We do not have any complete skeletons of the Langebaanweg hippos (hippopotamids). These animals are mainly represented by jawbones or single teeth and postcranial bones including several foot and hand bones (carpals, tarsals, metapodials, phalanges).In order to work out how hippo evolution has occurred it is necessary to explore the relationship of the Langebaanweg hippos to other fossil hippo species from eastern and central Africa which are of the same age, or slightly older or younger. The hippo fossils from Langebaanweg appear to belong to one species and show a primitive dental pattern also found in other early Hippopotaminae, notably Archaeopotamus from Turkana Basin (Kenya) and Hexaprotodon garyam (northern Chad). However, some of the dental features seen in the Langebaanweg hippos are unique and may indicate that they represent an form.
The word hippopotamus comes from the greek word hippos, meaning "horse" and potamos meaning "river". There are today only two extant species belonging to the hippo family (the Hippopotamidae), one of which is the common hippopotamus commonly found in sub-Saharan Africa, and the other being the Pygmy hippopotamus which is native to the forests and swamps of western Africa. The hippopotamus is semi-aquatic, and lives in and around rivers and lakes in sub-Saharan Africa in groups of 5-30 hippos. These groups are termed ‘pods’. During the day they remain cool by resting in the water or mud. Both reproduction and childbirth occur in water and stretches of river are guarded by territorial males (called bulls). Hippos are not territorial on land and emerge at dusk to spend the night grazing on grass.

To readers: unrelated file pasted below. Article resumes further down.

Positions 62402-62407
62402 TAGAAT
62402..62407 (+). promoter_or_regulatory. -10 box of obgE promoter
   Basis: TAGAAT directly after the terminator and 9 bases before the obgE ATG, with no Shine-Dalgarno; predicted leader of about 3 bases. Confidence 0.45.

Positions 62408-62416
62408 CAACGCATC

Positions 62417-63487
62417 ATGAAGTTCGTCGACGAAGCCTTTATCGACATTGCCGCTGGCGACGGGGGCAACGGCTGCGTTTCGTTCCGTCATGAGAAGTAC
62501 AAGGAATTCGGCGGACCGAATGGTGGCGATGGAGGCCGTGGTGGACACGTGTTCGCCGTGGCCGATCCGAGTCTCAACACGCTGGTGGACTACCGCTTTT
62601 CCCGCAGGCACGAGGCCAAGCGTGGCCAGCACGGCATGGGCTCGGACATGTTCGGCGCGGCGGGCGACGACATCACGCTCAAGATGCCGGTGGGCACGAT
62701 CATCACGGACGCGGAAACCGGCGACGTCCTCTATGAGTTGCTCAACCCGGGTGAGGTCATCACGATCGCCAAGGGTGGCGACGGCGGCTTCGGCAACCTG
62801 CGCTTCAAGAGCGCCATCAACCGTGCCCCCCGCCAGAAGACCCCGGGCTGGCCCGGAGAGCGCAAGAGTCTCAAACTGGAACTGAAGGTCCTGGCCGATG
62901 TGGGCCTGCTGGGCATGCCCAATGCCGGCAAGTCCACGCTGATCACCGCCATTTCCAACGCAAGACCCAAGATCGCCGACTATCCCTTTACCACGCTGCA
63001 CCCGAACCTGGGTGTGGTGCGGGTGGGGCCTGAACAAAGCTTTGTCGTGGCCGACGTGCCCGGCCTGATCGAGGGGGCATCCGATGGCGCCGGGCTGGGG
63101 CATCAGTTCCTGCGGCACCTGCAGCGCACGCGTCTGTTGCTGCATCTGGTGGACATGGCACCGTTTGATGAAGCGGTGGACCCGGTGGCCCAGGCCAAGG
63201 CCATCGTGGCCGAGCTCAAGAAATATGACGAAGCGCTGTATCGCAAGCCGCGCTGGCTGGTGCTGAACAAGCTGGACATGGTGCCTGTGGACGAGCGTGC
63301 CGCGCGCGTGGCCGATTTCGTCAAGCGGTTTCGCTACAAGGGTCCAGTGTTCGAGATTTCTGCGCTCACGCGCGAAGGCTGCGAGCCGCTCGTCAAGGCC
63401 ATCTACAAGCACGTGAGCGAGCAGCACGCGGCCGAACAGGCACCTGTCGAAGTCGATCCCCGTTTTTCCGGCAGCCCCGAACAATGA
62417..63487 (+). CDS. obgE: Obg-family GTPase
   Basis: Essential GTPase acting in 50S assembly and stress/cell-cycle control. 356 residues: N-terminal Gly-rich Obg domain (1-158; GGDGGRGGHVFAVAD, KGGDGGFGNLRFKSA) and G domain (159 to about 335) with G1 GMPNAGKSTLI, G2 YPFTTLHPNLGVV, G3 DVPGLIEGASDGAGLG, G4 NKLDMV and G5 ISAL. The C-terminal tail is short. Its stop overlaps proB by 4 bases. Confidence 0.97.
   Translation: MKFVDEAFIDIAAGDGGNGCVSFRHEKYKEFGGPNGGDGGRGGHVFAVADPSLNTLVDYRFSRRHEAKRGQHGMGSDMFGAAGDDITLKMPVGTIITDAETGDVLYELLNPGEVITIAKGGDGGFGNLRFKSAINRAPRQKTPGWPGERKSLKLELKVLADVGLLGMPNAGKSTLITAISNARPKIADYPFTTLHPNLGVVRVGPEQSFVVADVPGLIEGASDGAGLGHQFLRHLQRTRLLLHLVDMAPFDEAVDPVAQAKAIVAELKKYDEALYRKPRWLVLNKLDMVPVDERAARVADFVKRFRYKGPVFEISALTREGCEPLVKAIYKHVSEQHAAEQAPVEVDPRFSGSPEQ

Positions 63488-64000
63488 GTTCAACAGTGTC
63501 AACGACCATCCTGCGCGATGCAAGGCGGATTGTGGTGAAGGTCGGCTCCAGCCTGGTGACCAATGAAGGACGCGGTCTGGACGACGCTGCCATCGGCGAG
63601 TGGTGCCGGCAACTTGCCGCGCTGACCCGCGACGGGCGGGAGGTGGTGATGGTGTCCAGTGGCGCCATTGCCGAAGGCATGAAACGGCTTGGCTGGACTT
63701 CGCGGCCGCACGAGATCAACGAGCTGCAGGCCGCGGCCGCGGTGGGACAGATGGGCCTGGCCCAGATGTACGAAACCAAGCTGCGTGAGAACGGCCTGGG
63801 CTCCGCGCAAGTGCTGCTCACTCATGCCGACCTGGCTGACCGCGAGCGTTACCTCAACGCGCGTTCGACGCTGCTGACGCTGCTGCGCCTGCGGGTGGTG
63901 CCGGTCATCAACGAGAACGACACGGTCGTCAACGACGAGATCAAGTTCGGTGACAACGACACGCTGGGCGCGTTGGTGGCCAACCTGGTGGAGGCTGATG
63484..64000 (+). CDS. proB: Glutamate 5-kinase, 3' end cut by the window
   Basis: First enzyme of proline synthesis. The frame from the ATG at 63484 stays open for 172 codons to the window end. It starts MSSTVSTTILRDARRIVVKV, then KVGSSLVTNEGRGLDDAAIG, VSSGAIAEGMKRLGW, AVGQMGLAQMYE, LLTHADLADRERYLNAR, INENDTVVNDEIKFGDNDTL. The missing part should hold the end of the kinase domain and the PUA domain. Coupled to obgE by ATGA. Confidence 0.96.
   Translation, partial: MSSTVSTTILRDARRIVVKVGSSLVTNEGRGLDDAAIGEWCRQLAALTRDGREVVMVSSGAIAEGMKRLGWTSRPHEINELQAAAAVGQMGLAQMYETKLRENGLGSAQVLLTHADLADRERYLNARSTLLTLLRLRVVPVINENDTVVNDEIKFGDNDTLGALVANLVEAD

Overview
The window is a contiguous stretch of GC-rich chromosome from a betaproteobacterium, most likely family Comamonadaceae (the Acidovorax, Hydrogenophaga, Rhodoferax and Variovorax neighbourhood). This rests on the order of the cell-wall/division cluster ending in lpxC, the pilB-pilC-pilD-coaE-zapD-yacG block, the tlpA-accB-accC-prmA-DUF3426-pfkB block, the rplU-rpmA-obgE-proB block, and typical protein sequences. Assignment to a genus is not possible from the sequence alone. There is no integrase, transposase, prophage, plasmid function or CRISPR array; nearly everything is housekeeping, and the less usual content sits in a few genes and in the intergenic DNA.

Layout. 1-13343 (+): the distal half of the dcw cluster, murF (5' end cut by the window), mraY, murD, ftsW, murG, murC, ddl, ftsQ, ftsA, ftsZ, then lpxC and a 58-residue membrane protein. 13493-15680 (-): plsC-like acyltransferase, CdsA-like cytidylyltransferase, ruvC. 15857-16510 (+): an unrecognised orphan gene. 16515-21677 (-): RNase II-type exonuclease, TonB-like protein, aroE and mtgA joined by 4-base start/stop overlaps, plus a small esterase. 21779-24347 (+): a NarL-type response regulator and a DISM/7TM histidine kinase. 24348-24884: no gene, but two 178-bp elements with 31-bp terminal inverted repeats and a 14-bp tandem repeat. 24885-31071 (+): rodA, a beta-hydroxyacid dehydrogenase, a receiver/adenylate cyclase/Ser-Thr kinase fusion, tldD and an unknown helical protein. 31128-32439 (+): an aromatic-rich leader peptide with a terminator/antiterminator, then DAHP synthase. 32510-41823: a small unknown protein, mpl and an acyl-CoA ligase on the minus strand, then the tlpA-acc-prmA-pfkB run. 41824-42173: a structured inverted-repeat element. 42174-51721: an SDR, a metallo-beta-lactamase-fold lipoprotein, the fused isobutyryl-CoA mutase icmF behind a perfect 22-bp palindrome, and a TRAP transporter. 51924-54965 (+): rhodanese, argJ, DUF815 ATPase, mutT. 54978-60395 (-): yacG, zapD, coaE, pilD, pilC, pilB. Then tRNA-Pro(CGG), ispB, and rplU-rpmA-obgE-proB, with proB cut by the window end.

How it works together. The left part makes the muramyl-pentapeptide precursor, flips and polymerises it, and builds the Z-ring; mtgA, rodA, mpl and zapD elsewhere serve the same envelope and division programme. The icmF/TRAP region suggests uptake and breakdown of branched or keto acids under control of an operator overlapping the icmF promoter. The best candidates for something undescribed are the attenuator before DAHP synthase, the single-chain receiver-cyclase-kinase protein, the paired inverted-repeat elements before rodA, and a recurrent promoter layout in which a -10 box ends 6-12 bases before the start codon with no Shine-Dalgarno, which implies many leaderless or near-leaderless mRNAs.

The hippo’s plump, stocky appearance makes it appear slow-moving. This is deceptive as it can easily outrun a human and hippos have been clocked moving at 30 mph (48 km/h) while running short distances - faster than an Olympic sprinter! The hippopotamus is also generally considered to be Africa's most dangerous animal.
There are an estimated 125,000 to 150,000 hippos remaining throughout Sub-Saharan Africa, of which Zambia (40,000) and Tanzania (20,000-30,000) have the largest populations. Hippo populations are currently threatened by poaching for their meat and ivory canine teeth, and by habitat loss.
(Information from http://en.wikipedia.org/wiki/Hippopotamus).